MONDAY APRIL 15 will be a red letter day for Galway’s classical music aficionados as it sees the debut of the city’s new orchestra, Luminosa, at Galway Cathedral. The debut concert programme, Maestra, will feature works by female composers ranging from the 12th century Hildegard of Bingen to Galway’s own Jane O’Leary.
Maestra is the first of two concerts Luminosa will present this year under the series heading of 'Soundings'. The second presentation in June will, again, be in the Cathedral. Entitled Landscapes, it will showcase pieces by Vaughan Williams, Bill Whelan, and John Maxwell Geddes.
Ahead of Luminosa making its eagerly awaited bow, I met orchestra co-founder and CEO, Lucy Hayward, to hear how the orchestra came together and details of the music they will soon be performing for Galway audiences.
Orginally from Surrey, England, Lucy grew up in a highly musical family. “My late father, Bill Hayward, was an organist, composer and conductor," she tells me. "He was also the musical director for tenor Russell Watson on his international tours. My mother was a concert pianist and plays the cello. So I was brought up running around rehearsals and music was always a big part of my life. It is my total passion.” Lucy herself plays violin and classical guitar and moved to Galway in 1999 where she met her partner, Danny O’Leary. The couple now have five children, “They keep me rooted here,” she notes with a smile.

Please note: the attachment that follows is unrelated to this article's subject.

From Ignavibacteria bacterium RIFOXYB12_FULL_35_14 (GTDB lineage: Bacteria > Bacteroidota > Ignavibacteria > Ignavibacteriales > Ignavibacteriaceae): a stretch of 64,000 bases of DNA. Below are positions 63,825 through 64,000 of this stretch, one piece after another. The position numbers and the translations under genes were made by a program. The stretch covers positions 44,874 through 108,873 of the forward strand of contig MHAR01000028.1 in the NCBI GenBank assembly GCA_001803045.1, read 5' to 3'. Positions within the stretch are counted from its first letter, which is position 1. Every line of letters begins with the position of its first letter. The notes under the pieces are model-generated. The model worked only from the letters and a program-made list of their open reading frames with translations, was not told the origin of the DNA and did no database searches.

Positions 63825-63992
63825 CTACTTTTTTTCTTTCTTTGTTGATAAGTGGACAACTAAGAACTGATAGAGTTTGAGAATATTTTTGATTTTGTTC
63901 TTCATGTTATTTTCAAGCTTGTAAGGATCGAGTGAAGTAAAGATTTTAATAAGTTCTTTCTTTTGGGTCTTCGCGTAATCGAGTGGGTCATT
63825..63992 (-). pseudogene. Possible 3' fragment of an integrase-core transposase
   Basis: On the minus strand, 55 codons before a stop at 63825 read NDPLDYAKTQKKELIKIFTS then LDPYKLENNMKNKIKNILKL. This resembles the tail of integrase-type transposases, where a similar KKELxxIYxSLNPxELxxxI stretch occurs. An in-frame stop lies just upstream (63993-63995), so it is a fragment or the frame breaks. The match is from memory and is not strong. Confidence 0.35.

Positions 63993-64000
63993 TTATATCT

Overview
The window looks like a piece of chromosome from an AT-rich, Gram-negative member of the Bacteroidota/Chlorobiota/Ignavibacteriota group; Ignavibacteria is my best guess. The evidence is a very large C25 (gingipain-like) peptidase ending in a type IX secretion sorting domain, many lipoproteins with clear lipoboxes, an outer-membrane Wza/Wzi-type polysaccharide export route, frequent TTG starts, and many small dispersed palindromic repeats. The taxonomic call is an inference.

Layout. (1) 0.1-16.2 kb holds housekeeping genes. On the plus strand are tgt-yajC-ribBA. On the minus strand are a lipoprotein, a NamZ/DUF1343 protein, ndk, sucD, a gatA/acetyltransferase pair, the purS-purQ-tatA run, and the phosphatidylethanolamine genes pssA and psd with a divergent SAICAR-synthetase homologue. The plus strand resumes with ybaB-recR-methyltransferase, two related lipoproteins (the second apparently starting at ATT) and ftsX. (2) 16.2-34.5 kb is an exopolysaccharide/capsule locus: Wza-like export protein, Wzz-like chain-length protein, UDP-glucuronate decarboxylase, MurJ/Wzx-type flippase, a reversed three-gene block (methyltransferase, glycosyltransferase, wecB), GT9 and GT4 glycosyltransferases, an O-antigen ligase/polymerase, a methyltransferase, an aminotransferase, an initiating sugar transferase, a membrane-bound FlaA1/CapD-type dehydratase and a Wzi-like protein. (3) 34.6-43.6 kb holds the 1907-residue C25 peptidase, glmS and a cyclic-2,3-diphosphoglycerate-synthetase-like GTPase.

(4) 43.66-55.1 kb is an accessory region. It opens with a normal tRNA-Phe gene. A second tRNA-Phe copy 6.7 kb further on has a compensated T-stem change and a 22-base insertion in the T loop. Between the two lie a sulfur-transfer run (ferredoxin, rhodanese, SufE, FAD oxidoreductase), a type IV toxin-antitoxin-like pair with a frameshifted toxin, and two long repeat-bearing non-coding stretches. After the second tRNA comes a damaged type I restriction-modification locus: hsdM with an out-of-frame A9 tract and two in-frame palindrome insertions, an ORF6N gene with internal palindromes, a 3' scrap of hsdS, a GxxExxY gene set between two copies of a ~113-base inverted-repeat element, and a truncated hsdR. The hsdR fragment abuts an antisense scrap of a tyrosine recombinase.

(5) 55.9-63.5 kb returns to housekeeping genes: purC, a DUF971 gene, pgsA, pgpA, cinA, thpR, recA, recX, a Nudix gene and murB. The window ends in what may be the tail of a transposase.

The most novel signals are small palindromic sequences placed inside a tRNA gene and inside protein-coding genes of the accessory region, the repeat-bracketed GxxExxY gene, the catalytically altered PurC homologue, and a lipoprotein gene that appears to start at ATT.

The seeds of Luminosa were sown when Lucy got chatting one day with Nicola Geddes, of the ConTempo Quartet, at the hairdressers and they decided to try to get an orchestra off the ground. “For years I’d been hearing people saying that Galway should have an orchestra,” Lucy recalls. “So I finally decided why are we just sitting around saying it; let’s do something about it.
'When you bring in musicians from central Europe the standard of training there is on a whole other level, they are so brilliant and when they come here they inspire our musicians to be better'
"Firstly I set up Luminosa as a limited company with three directors and started building a suite of things, like a logo, a website, stationery, business cards. Then I sent thousands of emails to the music community and I got letters of support from Music For Galway, the Galway Jazz Festival, Galway Early Music Festival, Aidan Thompson from NUIG, and many others. I’ve been doing a master's degree in arts policy and practice at NUIG and that gave me the practical tools I needed. Nicci Geddes already knew all the musicians around and everyone we approached was on board for the project and was very positive about the idea.”
Luminosa Music is now a fully established professional orchestra and has raised more than €20,000 in funding from the Arts Council, Galway City Council, its founding patrons; Bank of Ireland, and individual donors through its patronage scheme.
The European dimension
There is a central-European core to Luminosa orchestra with the members of ConTempo Quartet, who are Romanian, serving as the orchestra’s section leaders, as well as Hungarians Gergely Kikulis (first violin ) and Peter Sebestyen (cello ) in its ranks.